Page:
The Nightmare Before Christmas
Minifigure Monday is a weekly celebration of LEGO® Minifigures. This week, we delve into the world of poetry, photography, and pop-culture. Once a month, I like to recreate a movie poster or album cover using LEGO® Minifigures. Since Halloween is coming up, and the Christmas season begins the next day, what better way to celebrate than with Jack Skellington! For more Minifigure Monday posts, click here.
‘Twas the Nightmare Before Christmas
This poem and LEGO-fied poster were inspired by the classic tale, “Twas The Night Before Christmas” by Clement Clarke Moore, and Tim Burton’s “The Nightmare Before Christmas”.
‘Twas the night before Christmas, when all through the house
A creature was stirring, it was not a mouse;
The stockings were hung by the chimney with care,
But, sadly St. Nicholas would not soon be there.
The children were nestled in dark in their beds,
While visions of ghosts and ghouls danced in their heads;
And mamma in her ‘kerchief, and I in my cap,
Could not shake the terror in order to nap.
For out on the lawn there arose such a clatter,
I crept from the bed to see what was the matter.
Away to the window I tip-toed in fear,
Through a crack in the curtain I managed to peer.
The moon through the branches of trees without leaves
Cast eerie shadows across all the eaves.
Then what to my terrified eyes should appear,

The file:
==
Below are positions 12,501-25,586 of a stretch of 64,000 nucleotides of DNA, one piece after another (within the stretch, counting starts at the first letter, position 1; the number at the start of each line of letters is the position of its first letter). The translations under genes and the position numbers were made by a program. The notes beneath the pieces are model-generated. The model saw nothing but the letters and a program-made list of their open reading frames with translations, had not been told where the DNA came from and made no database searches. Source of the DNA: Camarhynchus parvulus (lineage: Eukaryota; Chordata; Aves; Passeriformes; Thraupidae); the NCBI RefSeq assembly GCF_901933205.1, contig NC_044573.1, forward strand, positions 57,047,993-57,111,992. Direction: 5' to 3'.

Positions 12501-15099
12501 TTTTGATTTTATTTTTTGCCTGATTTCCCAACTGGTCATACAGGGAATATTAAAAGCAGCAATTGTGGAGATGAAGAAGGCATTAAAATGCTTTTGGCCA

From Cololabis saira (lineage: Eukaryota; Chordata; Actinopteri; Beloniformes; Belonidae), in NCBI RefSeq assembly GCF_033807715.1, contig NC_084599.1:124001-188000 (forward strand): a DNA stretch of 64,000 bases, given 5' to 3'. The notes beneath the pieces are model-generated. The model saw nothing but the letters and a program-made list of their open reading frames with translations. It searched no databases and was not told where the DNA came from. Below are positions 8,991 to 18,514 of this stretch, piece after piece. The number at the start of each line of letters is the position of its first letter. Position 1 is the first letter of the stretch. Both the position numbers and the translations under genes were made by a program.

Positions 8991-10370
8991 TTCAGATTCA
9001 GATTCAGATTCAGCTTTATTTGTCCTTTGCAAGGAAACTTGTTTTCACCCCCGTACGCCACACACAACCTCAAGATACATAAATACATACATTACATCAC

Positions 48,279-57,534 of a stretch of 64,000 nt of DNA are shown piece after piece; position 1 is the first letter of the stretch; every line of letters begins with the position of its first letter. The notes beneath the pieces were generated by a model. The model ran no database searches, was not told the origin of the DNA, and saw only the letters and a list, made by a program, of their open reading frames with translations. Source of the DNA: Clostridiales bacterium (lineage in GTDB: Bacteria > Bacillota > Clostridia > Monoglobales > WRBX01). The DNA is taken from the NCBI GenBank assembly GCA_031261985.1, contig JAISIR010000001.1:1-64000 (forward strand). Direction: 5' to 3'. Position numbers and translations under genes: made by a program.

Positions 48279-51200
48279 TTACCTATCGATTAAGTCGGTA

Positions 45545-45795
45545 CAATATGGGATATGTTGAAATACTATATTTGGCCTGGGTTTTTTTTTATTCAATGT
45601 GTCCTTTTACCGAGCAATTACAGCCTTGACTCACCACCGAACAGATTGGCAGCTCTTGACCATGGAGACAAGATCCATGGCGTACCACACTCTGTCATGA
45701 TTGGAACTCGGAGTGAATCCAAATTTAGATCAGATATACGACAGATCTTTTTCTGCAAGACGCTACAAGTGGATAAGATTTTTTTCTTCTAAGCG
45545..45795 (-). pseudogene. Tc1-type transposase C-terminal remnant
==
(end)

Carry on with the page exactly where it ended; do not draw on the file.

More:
But a miniature sleigh, and skeleton deer.
The old spindly driver was ghastly and pale,
As if he was plucked from some nightmarish tale.
Path lit by a phantom, the undead sleigh came,
And I knew that my dreams would not be the same.
As dead leaves that before a wild hurricane fly,
The parade of the dead did drift through the sky.
So up to the house top the zombie deer flew,
With sleigh full of terrors, and pumpkin king too.
And then in a creaking, I heard on the roof,
The clatter and pawing of each boney hoof.
In horror as I was just turning around,
In through the chimney the skeleton bound.
All dressed in red rags, from his head to his foot,
And he was just covered in maggots and soot.
A bundle of terrors was flung on his back,
He looked like grave robber sorting his pack.
His eyes were just hollows of fear and dismay,
His cheeks were just bones and nose rotted away.
His frightening mouth was drawn up with no lips,
And all that was left of his beard hung in wisps.
The stump of a hand he put under the tree,
Seemed like it brought him a great deal of glee.
His mouth was contorted; what might be a smile,
The sound of his laughter was something quite vile.
He was skin and bone, just a rotting old elf,
And I screamed when I saw him, in spite of myself.
A horrible crack as he twisted his head,
Soon gave me to know I had plenty to dread.
He spoke not a word as he worked and he toiled,
Filling the stockings with things that were spoiled.
Then laying a finger where once was a nose,
With one deathly glance, up the chimney he rose.
He sprang to his sleigh, the deer’s reins he did seize,
And away they all flew, like a ghostly breeze.
But I heard him exclaim, ere he drove out of sight,
Nightmares to all on this dark Christmas night!
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